Mangroves play a vital role in coastal ecology and in sustaining and securing coastal communities. They reduce the harmful effects of coastal erosion, storms and flooding and are one of the most cost-effective methods of managing disaster risk along coastlines.
Mangroves provide a safe nursery – food and protection – for young marine life before they are ready to move further out to sea or populate coral reefs. As well as supporting and protecting marine life, mangroves provide nesting and migratory sites for hundreds of species of birds which flourish among their branches.
Mangroves make a critical contribution to climate regulation through carbon capture. Unlike terrestrial forests, which store most of their carbon in the trunk and branches, mangroves store most carbon in their root systems and neighbouring soil – acting as carbon ‘sinks’, locking it away for generations. Also, unlike terrestrial forests, the risk of fire – and the accompanying loss of stored carbon – is much less likely to occur, making them a safe long-term carbon ‘investment’.
Economically, mangroves provide livelihood opportunities for coastal communities through fisheries and ecotourism. The fish, shellfish and other food sources obtained from them play a vital role in the food security of neighbouring communities.
Several Commonwealth countries have globally-significant mangrove coverage, so action taken to protect and restore them in the Commonwealth is good for the world.
Despite their importance, mangrove ecosystems are under extreme pressure from human activity. Mangrove trees are being cut back for firewood, coastal development and to make way for shrimp farming. They are falling victim to pollution from inland sources such as discarded plastics, untreated sewage and nutrients from agriculture.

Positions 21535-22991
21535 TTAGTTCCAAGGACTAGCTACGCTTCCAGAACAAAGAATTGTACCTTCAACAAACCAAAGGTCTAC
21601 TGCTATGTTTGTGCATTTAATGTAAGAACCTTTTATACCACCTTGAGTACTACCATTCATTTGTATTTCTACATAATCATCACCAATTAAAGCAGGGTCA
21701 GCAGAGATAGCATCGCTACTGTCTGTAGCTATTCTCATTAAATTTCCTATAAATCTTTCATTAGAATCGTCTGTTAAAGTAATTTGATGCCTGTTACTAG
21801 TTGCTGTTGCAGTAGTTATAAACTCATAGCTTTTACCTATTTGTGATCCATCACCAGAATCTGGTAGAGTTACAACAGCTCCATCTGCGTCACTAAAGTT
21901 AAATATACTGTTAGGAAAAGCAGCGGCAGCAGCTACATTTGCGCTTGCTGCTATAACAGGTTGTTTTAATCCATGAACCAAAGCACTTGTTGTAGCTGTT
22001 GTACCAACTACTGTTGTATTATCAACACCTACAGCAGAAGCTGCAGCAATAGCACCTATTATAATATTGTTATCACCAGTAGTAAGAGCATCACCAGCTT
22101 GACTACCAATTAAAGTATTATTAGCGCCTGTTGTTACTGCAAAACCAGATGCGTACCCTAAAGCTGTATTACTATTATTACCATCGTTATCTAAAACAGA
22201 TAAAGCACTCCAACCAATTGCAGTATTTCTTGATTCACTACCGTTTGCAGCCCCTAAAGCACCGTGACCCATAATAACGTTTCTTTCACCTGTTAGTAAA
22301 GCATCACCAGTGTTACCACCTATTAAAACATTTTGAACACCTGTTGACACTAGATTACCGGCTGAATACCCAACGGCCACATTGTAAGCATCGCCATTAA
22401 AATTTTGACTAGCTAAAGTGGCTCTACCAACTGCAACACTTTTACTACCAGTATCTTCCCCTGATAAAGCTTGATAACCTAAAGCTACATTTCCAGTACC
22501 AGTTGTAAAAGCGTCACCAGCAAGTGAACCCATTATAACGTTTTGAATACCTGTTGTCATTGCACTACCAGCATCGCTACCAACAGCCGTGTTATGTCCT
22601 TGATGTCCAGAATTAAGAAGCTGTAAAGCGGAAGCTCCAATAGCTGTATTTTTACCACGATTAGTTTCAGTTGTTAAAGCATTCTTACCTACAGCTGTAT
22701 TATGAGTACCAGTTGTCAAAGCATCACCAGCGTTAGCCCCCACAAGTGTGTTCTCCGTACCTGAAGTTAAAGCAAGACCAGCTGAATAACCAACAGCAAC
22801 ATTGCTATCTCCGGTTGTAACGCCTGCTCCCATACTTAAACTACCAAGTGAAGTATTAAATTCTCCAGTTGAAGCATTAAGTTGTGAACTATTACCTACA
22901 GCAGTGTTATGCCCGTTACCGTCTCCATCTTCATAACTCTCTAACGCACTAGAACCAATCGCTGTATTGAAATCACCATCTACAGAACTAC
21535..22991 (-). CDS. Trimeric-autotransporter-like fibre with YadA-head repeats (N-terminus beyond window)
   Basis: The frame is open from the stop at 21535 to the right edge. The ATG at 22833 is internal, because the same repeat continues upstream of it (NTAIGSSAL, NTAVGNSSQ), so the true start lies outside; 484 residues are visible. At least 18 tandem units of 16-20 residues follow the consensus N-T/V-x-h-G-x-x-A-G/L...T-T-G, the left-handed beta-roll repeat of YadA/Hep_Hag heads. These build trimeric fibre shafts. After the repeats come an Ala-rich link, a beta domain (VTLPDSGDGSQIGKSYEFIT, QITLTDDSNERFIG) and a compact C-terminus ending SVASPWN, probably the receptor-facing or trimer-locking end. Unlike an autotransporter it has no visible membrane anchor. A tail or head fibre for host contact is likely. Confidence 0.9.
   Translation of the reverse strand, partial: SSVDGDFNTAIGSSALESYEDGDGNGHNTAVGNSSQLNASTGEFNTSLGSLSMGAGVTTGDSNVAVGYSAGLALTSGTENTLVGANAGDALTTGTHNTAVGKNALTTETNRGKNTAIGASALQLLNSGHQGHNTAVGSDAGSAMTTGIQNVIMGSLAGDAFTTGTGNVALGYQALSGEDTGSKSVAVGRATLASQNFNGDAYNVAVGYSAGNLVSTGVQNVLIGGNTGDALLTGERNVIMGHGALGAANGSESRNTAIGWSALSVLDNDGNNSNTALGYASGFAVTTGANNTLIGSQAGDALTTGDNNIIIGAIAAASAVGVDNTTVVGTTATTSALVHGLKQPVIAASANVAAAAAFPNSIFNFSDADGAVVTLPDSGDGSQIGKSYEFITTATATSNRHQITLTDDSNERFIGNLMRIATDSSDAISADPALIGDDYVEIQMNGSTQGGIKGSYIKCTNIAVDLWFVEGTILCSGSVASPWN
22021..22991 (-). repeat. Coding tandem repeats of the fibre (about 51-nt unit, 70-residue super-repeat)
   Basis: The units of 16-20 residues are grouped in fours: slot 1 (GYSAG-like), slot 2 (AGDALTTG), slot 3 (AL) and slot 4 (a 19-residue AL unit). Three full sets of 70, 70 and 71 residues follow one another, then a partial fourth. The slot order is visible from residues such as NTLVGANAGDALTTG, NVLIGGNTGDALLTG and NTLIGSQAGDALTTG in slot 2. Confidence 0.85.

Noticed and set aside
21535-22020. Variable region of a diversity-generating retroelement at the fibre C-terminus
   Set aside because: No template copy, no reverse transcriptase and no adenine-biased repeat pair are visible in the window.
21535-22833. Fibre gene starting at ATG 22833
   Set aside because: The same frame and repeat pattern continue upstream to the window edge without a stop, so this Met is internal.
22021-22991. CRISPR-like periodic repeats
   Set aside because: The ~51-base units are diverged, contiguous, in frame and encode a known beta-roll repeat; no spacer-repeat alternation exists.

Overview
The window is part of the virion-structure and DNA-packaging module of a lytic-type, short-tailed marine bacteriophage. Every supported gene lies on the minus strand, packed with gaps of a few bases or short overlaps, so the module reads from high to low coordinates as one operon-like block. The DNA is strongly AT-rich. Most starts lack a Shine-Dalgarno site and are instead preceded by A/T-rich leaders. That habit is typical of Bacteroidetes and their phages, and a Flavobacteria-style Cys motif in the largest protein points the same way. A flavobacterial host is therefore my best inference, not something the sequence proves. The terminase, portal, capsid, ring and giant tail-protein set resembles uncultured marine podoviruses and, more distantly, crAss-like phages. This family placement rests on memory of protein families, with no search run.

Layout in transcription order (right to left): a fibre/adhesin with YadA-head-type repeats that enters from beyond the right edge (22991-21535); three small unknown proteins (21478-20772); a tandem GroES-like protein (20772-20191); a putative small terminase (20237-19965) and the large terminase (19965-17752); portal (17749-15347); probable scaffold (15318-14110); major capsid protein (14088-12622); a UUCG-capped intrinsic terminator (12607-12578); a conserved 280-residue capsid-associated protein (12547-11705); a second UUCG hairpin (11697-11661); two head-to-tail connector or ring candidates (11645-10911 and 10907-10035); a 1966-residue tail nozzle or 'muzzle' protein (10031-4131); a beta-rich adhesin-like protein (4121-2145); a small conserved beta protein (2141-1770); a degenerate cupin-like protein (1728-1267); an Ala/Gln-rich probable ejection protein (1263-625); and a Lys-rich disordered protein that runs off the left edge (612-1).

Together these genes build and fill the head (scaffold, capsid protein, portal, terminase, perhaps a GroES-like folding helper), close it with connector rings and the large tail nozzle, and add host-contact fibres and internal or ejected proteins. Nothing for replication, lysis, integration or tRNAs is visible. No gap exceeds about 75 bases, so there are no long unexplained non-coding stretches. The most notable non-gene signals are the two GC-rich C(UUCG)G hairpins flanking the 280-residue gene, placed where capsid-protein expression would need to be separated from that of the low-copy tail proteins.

When mangrove forests are cut, they release stored carbon into the environment. Blue carbon emissions have increased significantly as a result of mangrove deforestation.
Mangrove losses for the period 1980–2005 are estimated to be more than 3 million hectares. It is crucial to restore and enrich them.
Mangroves absorb and store three to four times more carbon than terrestrial forests
There are 80 different species of mangrove tree
Sri Lanka has stepped forward to be a Commonwealth Blue Charter Champion and lead an Action Group on Mangrove Restoration. The country is home to nearly 16,000 hectares of mangroves. It has taken a number of significant measures to conserve and manage mangroves in order to safeguard biodiversity and the contribution of mangroves to the ecosystem.
The Mangrove Restoration Action Group shares best practices and organises mutual co-operation in the conservation and sustainable utilisation of mangroves in the Commonwealth through:
- developing a database on mangrove ecosystems in the Commonwealth;
- sharing technical know-how on valuing the economic contribution of mangroves to coastal livelihoods through fishing and ecotourism;
- creating strategies to strengthen legal frameworks for conservation of mangroves;
- strengthening community partnerships for the management and resource ownership of mangrove ecosystems; and
- declaring protected mangrove areas to ensure legal protection.
- ‘Full Economic Potential of Carbon-Rich Mangroves Remains Untapped’
- Extinction of mangrove forests (threats: climate change, logging, coastal development, climate change)
- Global Mangrove Alliance
- MangroveWatch, Australia
- Mangrove Action Project
- ‘How does the law protect mangroves in Fiji?
- Mangroves as a line of defense